Is Your Smartphone Making You Feel Not So Smart?

Senior woman with cell phone

Even a decade ago, we hardly could have imagined our lives in the smartphone era. Today, most everyone we know is only a call away ... from almost anywhere. The entire body of human knowledge is at our fingertips, if we are skilled search engine users. Apps keep track of our lives and save us a lot of time. For older adults, who are now adopting these technologies at a rapid pace, smartphones support safety, socialization and independence.

Some of us joke that we are addicted to our smartphones, and this might be pretty close to the truth! Our devices feel like a part of our brain; the first thing we do when we arrive somewhere is to charge them, and we anxiously touch our pocket 20 times a day to be sure they are in our presence. And did something really happen if we didn't take a selfie and post it on Facebook?

With all the benefits of smartphones, there are some downsides. Here are six things to consider as you evaluate your smartphone habits:

Your smartphone can be a pain in the neck … or hands. Orthopedists are seeing more patients with tendon and nerve damage caused by smartphone-related strain. They advise users to practice better body mechanics when talking on the phone, texting or surfing the web. Avoid "text neck" by holding your phone at varied angles rather than continually hunching over it. Lessen "BlackBerry thumb" by texting with alternate fingers. And take a break to stretch every now and again.

Your smartphone can ruin your sleep. Sleep experts tell us that more Americans are bringing their smartphones to bed, where they tempt us to stay up later to read just one more article … play just one more round of our favorite game … check our email one last time. And then, when we finally set the culprit aside, even if we power it off, we still may have trouble getting to sleep and staying asleep, because the light emitted by smartphones is the type that can make our sleep-wake cycle go haywire.

Your smartphone can raise your fall risk. Most people are well aware of the dangers of distracted driving, and put their phones away while behind the wheel — in part because state laws are making it expensive not to do so. But did you know that texting or talking on the phone while walking also raises the risk of injury? Distracted by conversation, we are more likely to step off a curb, trip over a patch of rough pavement, run into another pedestrian, or even walk out in front of a car. Have a seat or step aside until you've completed your conversation.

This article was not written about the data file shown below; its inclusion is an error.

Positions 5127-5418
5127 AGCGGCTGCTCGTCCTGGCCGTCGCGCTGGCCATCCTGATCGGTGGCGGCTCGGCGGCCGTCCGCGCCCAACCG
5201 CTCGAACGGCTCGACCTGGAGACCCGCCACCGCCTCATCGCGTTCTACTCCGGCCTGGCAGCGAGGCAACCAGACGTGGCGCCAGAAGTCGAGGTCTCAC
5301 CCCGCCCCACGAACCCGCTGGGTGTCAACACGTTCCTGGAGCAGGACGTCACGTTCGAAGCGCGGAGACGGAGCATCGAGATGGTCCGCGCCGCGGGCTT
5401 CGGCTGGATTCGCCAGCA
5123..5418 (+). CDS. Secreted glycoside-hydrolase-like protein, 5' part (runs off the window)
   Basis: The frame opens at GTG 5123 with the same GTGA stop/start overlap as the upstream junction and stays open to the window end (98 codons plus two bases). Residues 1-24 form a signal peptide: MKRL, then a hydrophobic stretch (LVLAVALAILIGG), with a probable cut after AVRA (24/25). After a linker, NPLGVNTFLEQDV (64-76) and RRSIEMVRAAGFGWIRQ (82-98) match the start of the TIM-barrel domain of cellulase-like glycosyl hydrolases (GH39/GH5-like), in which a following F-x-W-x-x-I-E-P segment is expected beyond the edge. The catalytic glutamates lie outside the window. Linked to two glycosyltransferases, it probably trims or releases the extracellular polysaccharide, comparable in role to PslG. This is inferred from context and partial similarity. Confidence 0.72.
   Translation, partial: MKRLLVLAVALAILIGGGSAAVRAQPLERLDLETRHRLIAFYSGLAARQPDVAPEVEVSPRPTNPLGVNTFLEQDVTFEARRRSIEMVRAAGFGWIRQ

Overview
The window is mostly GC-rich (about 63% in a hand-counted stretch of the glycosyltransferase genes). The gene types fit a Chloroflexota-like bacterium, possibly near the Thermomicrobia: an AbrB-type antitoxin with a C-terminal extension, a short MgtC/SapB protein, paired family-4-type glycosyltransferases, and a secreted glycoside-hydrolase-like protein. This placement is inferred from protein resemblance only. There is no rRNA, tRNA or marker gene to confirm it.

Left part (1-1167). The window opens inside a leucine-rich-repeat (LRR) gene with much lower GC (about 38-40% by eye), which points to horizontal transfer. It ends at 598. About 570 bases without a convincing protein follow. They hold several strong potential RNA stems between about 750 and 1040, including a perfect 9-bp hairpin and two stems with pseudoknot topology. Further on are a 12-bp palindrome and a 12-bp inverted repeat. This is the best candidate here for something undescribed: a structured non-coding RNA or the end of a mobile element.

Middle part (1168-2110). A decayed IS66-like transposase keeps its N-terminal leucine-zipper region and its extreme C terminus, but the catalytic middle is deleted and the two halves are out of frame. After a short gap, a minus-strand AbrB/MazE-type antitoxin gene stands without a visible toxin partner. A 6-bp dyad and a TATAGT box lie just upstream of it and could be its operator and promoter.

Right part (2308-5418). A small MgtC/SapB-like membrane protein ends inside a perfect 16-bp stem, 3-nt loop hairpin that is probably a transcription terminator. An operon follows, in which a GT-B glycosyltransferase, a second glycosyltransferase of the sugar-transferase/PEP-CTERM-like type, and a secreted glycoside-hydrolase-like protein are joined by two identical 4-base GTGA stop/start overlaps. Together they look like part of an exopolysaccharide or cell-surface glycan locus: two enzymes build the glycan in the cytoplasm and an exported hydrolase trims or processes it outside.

Your smartphone can lower the intensity of exercise. Listening to music while we work out can help us keep up the pace. Fitness apps help us track our progress. But the communication functions of our phone are another matter. We might stop or slow down repeatedly to check our email, post a selfie on Twitter, or answer a phone call. Explained Michael Rebold, Ph.D., of Hiram College, "If you're talking or texting on your cell phone while you're putting in your daily steps, your attention is divided by the two tasks." With this type of multitasking, we can go from working hard to hardly working!

Your smartphone might be a relationship wrecker. Have you heard the term "phubbing"? It was coined in 2012 to describe the habit of ignoring the person we're with to answer a phone call, check our email or go on social media — "phone snubbing." Baylor University researchers reported that phubbing can be bad for friendships, romantic relationships and family time. (They offer a quiz you can take to see if you are guilty of phubbing — and check out the illustration that might remind you of your own family's Thanksgiving table!)

Your smartphone can reduce your available brain power. Most of us know that a constant barrage of texts, calls and notifications can make it harder to concentrate. Beyond that, reports a study from the University of Texas at Austin, "Your cognitive capacity is significantly reduced when your smartphone is within reach — even if it's off." Why? Explained assistant professor Adrian Ward, "Having a smartphone within sight or within easy reach reduces a person's ability to focus and perform tasks, because part of their brain is actively working to not pick up or use the phone. The process of requiring yourself to not think about something uses up some of your limited cognitive resources. It's a brain drain."

Once smitten with our smartphones, few of us are likely to give them up, but it's worth thinking about how we use them. Take a break now and again by turning your phone off, or turning off notifications. Turn it off when you go for a walk so you can truly relax and enjoy the moment — if you need it, you can turn it back on. As with any addiction, it can take some time to avoid the smartphone jitters — "Where is it? What if someone’s trying to call? What if I’m missing an important news story?" But you may quickly find that taking a break restores a healthier balance between online life and real life.

Right at Home, Inc. is a national organization dedicated to improving the quality of life for those we serve. We fulfill that mission through a dedicated network of locally owned providers of in home care services.